Adams Papers

From John Adams to Robert R. Livingston, 30 May 1783

To Robert R. Livingston

Paris May 30. 1783


On the 28th. of this Month I recd the Letter you did me the Honour to write me on the 13. of February, which arrived at the Hague inclosed with the Ratification of the Treaty with their High Mightinesses, which will be exchanged by Mr Dumas, as the Conferences here for the definitive Treaty will not admit of my taking So long a Journey, at this Time.1

This Arrival in Season to exchange the Ratifications before the Departure of Mr Van berckel, which will be in three Weeks, is fortunate. I hope that the first ships from America, will bring my Letter of Recal from that Republick, and another Minister, or a Credence to some one now in Europe, to take my Place.

I am happy to find, that any Letters of mine in September last contained Information that you think of Consequence, although, not having my Letter Book here I am not able to recollect the Subject.2 The final Completion of the Negotiation with Holland, gives me a Pleasure which will not be equalled, but by that of the definitive Treaty of Peace, which languishes at present for Want of decisive Instructions from Mr Hartley, in Such a manner as gives Cause to suspect that the present Ministry are not firm in their Seats.

The Presence of a Minister in Holland would encourage your Loan of Money there, but it would be quickened Still more by your Sending a Minister to London with Power to borrow Money there. Emulation is the best Spring, or call it Rivalry or Jealousy if you will. it will get you Money if you put it in motion.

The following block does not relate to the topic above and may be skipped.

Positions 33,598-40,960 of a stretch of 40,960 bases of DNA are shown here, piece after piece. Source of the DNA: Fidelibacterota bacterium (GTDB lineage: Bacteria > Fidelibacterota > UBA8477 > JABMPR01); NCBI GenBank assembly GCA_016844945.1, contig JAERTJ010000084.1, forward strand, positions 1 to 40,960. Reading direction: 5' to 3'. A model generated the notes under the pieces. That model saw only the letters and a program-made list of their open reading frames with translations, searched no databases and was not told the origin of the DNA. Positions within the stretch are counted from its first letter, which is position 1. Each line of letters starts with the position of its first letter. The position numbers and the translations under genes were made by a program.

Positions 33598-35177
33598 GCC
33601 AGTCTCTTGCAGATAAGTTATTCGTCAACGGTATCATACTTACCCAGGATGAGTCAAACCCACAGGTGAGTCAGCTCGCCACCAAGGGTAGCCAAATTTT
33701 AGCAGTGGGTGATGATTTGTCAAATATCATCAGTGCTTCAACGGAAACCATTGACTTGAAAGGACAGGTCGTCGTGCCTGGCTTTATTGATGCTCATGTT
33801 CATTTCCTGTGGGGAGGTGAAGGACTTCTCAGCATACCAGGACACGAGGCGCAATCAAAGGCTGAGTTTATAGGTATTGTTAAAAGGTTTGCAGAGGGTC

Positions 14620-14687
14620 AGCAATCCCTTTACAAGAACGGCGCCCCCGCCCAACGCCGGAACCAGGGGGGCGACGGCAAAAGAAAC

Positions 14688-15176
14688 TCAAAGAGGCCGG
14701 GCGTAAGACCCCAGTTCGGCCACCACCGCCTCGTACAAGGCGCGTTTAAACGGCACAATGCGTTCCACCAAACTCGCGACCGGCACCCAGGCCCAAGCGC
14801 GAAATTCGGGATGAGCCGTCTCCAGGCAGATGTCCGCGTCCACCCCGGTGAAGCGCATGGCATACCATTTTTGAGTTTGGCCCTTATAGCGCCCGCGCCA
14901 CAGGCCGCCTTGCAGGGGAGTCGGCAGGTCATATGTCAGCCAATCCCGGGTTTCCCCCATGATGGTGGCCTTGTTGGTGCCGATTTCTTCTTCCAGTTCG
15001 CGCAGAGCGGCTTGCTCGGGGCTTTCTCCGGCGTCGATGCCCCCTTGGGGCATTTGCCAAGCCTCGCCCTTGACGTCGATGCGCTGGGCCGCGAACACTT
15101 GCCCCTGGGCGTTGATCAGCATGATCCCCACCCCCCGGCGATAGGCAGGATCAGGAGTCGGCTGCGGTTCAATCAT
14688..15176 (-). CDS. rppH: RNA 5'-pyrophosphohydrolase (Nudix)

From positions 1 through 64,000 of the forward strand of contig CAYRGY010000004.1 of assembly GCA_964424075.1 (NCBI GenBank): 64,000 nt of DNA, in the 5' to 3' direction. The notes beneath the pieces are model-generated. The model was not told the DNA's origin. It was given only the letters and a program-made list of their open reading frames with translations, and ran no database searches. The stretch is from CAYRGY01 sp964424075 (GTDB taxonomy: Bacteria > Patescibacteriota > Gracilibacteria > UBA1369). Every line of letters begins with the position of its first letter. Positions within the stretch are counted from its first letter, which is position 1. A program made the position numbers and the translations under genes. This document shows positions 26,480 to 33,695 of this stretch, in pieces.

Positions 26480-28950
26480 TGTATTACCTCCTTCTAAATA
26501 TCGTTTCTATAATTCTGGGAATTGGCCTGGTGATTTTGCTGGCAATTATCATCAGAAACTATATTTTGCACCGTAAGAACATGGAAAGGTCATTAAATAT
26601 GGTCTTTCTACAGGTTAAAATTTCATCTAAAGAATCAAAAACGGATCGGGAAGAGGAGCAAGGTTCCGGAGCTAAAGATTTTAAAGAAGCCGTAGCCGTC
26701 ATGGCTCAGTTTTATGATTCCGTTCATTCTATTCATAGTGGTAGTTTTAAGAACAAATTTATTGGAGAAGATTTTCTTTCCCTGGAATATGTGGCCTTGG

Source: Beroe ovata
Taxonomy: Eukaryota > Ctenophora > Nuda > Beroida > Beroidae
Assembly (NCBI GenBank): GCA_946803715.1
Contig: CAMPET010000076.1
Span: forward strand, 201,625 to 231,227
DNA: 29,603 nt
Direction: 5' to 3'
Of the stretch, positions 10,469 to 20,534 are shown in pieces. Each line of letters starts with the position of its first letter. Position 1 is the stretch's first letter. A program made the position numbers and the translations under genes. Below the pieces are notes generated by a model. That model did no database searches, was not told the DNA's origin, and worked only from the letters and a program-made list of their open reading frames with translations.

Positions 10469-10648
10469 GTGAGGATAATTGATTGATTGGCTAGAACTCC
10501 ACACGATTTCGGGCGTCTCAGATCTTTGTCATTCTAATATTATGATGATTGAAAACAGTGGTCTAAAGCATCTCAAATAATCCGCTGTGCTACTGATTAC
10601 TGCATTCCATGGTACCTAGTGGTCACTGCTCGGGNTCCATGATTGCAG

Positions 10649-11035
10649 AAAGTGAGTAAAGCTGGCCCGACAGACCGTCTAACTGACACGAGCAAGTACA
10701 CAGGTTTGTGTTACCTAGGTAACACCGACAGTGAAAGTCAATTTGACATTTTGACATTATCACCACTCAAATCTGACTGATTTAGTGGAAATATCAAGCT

I have recd two Cyphers from you, Sir.— one beginning with Number one and ending with Number 1011.— The other beginning with Amsterdam and ending with Provinces.3

With very great Respect and Esteem, I have the / Honour to be sir your most obedient and / most humble servant

John Adams.

RC (PCC, No. 84, IV, f. 391–392); internal address: “Secretary Livingstone.” LbC (Adams Papers); APM Reel 108.

1See JA’s 29 May letter to Dumas, and note 3, above.

2Livingston had referred to JA’s 6 Sept. 1782 letter, in which he commented in detail on the Franco-American alliance (vol. 13:430–437).

3For the nomenclator code that Livingston enclosed with his letter of 30 May 1782, see vol. 13:86–87; Weber, Codes and Ciphers description begins Ralph E. Weber, United States Diplomatic Codes and Ciphers, 1775–1938, Chicago, 1979. description ends , p. 328–336.

Index Entries